First introduced in 1955 and used as numeric displays in early digital products, Nixie Tubes were the LEDs of their era before being superseded in the 1970s by the actual light-emitting diodes that we see in today’s products.

Among other reasons for their replacement, manufacturing Nixie Tubes was a complicated and pricey process that involved fabricating a glass tube containing a wire-mesh anode and multiple cathodes shaped like numerals and other common display symbols. Filled with a mixture of gases, the cathodes would emit an orange glow when in use.

After discovering nixie tubes in 2011 and realizing that they were no longer being manufactured, design engineer Dalibor Farný took matters into his own hands and decided to revive the once groundbreaking technology in the age of the iPhone for those who appreciate a little of the old mixed in with the new.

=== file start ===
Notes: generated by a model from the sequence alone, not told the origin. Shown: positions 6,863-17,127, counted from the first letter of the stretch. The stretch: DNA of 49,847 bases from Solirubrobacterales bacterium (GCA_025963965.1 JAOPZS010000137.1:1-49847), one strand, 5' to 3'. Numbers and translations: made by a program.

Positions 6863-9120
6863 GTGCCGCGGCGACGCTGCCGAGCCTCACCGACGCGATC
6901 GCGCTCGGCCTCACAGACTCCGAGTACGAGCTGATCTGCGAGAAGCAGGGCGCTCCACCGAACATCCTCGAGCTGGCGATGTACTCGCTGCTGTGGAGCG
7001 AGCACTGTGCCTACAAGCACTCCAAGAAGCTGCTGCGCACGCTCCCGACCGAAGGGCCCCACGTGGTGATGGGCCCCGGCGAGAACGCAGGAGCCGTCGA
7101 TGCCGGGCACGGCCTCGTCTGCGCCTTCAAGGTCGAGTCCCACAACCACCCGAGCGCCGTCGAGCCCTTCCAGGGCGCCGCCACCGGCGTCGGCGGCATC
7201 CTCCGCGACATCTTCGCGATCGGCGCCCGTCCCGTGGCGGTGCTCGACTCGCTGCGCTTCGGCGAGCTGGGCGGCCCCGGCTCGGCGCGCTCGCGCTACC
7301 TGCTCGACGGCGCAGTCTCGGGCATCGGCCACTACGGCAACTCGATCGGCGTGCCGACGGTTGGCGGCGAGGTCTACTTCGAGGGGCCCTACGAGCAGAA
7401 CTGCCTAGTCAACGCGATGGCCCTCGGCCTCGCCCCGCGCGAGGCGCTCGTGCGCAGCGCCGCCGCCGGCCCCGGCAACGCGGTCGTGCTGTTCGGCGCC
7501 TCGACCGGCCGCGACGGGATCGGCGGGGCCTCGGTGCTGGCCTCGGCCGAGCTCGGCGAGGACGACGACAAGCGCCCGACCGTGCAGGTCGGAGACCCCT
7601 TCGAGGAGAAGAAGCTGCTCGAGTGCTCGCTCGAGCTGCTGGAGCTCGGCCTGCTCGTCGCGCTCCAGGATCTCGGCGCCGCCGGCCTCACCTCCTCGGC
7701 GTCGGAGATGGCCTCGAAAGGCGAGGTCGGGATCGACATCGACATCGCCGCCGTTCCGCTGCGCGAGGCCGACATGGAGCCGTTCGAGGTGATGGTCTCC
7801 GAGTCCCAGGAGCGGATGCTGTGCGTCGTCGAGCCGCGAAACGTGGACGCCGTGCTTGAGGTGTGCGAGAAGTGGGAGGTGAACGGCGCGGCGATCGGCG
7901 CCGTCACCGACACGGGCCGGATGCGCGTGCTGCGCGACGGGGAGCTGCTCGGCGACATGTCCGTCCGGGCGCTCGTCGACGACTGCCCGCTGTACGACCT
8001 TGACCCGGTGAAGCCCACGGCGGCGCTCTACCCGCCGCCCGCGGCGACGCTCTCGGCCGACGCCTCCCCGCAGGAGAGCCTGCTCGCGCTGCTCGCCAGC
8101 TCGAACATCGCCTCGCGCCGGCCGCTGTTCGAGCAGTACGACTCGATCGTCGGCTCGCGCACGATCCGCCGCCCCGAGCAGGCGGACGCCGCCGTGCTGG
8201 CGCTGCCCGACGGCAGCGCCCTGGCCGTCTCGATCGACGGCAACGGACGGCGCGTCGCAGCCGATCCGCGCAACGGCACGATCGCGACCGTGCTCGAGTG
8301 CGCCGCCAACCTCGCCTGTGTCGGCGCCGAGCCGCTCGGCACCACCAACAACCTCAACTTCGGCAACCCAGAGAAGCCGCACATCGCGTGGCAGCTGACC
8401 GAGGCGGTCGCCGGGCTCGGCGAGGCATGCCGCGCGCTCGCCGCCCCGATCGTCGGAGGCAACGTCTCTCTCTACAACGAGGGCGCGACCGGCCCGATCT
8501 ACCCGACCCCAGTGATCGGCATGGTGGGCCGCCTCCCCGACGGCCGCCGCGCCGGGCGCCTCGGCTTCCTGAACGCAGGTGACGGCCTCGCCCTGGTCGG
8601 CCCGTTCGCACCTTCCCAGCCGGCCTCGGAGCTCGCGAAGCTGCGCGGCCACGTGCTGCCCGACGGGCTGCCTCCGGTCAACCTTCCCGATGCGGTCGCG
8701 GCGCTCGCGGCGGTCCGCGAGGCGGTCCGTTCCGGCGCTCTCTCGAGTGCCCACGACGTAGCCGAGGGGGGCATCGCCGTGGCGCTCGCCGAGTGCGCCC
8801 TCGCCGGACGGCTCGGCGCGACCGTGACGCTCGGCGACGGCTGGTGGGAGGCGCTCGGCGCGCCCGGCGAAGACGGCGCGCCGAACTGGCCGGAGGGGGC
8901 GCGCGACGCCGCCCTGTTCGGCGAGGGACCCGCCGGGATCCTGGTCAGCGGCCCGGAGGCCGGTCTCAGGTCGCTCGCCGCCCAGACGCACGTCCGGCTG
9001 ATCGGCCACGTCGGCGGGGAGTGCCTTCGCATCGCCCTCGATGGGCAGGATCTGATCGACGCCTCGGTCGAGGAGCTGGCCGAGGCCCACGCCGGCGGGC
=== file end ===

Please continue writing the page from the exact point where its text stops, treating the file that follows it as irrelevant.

In this recently released video from Farný, we get a behind the scenes look at what goes into creating a nixie tube from scratch:

For those who want even more nixie tube goodness, Farný’s entire YouTube channel is filled with the goods.

Author

Simon is a Brooklyn-based industrial designer and Managing Editor of EVD Media. When he finds the time to design, his focus is on helping startups develop branding and design solutions to realize their product design vision. In addition to his work at Nike and various other clients, he is the main reason anything gets done at EvD Media. He once wrestled an Alaskan alligator buzzard to the ground with his bare hands… to rescue Josh.